If you see wilted or dried-out flowers, prune them off. This stimulates the growth of new, healthy flowers, and it keeps the plant blooming longer.
You can place mulch atop the soil you’re growing nasturtiums in.
Don’t lay it on too thick, but you can intersperse mulch throughout your garden so that you will not have to water the flowers too often.
Nasturtiums are somewhat drought resistant, so it’s better to under-water them than to overwater them. Just ensure that the top inch of soil stays moist most of the time.
If you pinch off or prune spent vines and flowers, it will keep your nasturtiums looking healthy and full.
You can let your plants grow wildly if you prefer, but a strategic pinch here and there will add to the overall health and aesthetic of these plants.
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Three Main Types of Nasturtiums
Here are the three main types of nasturtiums you may consider planting.
This is often the type of nasturtium that comes up when you search for images of the flowers.
They can climb on vines up to twelve feet tall. If you choose to plant the climbing variety of nasturtium, make sure that you place a trellis for them to climb near the garden.
You can also plant them near a wall, but you need to do this where they can still get full sunlight to get as many nasturtium blooms as you possibly can.
However, you don’t need to allow these vines to climb. They can instead grow across the ground like a protective, pest-baiting carpet to protect your other plants.
Unlike their climbing brethren, mounding nasturtiums grow together in a centralized bush. The bush is about a foot wide and can be fifteen inches tall.
These lovely little bunches of nasturtiums do not wander, so you can plant them in corners of your garden or as borders.
You can even grow them indoors in a pot if you would like, as long as you ensure to provide them with a well-draining pot, full sunlight, and consistent temperatures.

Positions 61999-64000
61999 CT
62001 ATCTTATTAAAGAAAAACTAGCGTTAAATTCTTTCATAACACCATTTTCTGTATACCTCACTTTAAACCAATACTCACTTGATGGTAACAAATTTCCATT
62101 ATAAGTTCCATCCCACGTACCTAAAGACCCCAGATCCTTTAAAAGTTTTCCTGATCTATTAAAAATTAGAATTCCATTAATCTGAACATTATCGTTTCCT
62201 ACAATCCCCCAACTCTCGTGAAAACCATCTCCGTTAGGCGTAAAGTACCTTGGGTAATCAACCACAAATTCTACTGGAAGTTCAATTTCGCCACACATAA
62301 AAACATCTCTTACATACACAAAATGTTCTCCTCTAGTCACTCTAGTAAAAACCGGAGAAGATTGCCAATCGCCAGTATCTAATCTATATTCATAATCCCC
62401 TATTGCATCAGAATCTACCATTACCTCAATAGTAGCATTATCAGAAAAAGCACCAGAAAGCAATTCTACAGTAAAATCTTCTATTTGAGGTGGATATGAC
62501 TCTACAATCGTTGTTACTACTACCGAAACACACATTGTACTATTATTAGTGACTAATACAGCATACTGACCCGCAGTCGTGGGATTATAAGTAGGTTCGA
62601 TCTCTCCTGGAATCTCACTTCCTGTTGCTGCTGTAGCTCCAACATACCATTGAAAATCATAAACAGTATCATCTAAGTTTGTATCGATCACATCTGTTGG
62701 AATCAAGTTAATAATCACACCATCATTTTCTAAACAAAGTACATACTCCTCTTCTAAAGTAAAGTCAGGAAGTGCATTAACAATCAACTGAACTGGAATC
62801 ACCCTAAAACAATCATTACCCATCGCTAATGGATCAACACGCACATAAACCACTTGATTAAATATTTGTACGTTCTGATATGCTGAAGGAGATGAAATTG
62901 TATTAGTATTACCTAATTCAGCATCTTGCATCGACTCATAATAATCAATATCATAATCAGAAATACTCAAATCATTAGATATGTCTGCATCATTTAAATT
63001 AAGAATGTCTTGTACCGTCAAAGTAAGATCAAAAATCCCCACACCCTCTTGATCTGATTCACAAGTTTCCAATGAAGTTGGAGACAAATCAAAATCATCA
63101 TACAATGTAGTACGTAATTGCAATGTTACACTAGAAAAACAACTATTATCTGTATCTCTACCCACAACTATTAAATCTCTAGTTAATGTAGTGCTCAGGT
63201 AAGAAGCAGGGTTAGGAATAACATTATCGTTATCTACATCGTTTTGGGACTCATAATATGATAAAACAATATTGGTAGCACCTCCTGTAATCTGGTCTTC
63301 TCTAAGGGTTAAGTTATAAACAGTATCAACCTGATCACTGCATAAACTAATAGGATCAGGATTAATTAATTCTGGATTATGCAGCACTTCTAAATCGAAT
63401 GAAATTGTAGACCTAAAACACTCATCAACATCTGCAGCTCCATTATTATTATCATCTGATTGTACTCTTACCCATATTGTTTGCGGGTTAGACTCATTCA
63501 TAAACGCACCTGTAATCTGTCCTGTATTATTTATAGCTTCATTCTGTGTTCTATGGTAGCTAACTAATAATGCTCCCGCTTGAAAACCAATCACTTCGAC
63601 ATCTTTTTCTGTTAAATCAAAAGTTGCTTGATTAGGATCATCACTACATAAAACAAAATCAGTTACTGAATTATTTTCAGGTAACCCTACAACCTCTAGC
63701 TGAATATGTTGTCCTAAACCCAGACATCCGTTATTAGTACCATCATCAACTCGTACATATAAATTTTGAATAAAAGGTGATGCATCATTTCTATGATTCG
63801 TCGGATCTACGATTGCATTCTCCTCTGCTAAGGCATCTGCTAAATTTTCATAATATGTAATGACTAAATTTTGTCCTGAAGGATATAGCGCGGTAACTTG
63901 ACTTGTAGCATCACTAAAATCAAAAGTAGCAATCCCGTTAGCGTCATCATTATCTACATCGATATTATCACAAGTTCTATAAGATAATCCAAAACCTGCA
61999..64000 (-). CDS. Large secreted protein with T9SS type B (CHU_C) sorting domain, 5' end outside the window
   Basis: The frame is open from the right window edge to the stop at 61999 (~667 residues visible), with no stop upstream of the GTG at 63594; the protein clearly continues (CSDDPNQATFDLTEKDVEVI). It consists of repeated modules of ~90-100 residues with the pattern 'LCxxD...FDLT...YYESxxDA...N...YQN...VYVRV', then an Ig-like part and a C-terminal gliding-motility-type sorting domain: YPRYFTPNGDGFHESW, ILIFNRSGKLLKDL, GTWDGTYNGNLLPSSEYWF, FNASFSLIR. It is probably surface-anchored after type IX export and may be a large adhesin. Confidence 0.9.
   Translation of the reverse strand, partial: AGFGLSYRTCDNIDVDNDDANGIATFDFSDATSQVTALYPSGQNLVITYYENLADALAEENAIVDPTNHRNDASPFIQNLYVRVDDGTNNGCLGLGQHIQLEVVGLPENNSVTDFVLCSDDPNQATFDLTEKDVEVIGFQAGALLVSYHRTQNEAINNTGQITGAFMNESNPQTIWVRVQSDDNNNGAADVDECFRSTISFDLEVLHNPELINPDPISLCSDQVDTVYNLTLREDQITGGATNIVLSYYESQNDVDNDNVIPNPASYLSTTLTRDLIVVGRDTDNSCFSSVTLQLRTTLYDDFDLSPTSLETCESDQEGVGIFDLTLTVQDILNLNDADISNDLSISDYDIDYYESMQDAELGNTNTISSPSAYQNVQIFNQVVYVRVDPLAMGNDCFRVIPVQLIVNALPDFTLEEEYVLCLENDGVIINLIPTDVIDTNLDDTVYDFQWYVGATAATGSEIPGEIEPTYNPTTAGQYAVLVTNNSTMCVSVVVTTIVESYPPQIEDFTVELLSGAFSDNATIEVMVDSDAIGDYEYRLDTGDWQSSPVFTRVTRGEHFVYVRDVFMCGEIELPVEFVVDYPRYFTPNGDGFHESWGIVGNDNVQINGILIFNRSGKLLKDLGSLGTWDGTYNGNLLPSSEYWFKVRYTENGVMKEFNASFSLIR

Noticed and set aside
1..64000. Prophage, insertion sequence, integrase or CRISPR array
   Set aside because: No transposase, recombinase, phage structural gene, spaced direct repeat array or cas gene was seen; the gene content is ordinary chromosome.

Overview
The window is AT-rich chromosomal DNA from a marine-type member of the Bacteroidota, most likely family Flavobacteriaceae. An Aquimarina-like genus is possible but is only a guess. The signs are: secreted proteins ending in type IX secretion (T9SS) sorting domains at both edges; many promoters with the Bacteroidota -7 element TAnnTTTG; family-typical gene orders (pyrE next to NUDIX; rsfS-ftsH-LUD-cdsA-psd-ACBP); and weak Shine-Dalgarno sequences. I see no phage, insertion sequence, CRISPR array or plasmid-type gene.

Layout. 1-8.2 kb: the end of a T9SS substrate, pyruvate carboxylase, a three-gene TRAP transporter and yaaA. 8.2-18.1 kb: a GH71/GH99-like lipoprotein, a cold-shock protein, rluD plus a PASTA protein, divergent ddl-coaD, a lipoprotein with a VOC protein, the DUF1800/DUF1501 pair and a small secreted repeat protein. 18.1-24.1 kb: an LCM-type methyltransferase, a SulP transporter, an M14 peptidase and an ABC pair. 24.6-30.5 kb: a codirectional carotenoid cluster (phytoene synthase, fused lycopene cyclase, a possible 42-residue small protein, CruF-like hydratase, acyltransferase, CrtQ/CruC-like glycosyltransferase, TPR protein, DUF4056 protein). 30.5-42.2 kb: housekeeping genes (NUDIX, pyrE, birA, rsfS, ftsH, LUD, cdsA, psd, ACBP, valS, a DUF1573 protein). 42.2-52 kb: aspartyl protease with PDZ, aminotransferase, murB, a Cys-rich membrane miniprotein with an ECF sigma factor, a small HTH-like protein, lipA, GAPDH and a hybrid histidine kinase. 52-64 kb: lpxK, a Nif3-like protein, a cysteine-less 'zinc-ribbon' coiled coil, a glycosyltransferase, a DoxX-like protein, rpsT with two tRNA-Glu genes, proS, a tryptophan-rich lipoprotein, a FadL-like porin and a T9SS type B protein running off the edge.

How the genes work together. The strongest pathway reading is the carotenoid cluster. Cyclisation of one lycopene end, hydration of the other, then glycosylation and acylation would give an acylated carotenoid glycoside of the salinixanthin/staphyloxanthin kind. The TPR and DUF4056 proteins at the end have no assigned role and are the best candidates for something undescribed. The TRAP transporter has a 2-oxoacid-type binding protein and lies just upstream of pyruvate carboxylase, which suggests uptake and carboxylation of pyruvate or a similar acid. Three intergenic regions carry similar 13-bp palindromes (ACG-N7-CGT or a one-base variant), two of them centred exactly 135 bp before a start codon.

This type of nasturtium is a mixture of climbing and mounding nasturtiums because they do grow vines, but they’re confined to about two or three feet long.
These are perfect plants for growing in hanging baskets as their blooms will trail over the sides of the basket and hang down nicely.
Uses of Nasturtium
Here are some common uses of nasturtium.
Nasturtiums are wonderful plants on their own, but many gardeners use them as “trap crops.”
A trap crop is just what it sounds like—biological pests go after the nasturtiums instead of the companion veggies they’re planted around.
There is virtually no vegetable you cannot grow in the same garden as your nasturtiums, and these flowers can form a shield against pests for your vegetables.
Ironically, their scientific name, Tropaeolum (from the Latin for “trophy pole”) majus, was given to them by Carl Linnaeus, the father of binomial nomenclature.
Due to the fact they resemble Roman shields (round leaves) and victory flags (red flowers). They can be your vegetable shields.
Because of the nasturtium’s long indigenous history, it has been used medicinally for different ailments such as urinary tract infections and respiratory infections.
These are traditional uses still practiced today, especially as holistic medicine used by naturopaths, but there isn’t scientific evidence to back up any efficacy of nasturtium’s treatment for these infections.
Nasturtium is also used as an antifungal and antiseptic—one can grind up the leaves and use them as a paste or crush the seeds and do the same and apply the paste to wounds.
Again, more evidence needs to be collected to verify whether these treatments provide actual relief. It is said that eating nasturtium can fight bronchitis.
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Not only do nasturtium blooms add beauty to salads and dishes, but they can also provide a crisp and refreshing taste. You can add flowers and leaves to your soups and salads.
You can also garnish sweet or sour cocktails with a flower or two, and you can collect seeds from your current nasturtiums to place in salads and other dishes and to dry out and plant next year.
To add a peppery bite to your homemade pesto sauce, you can grind up nasturtium’s round leaves into it.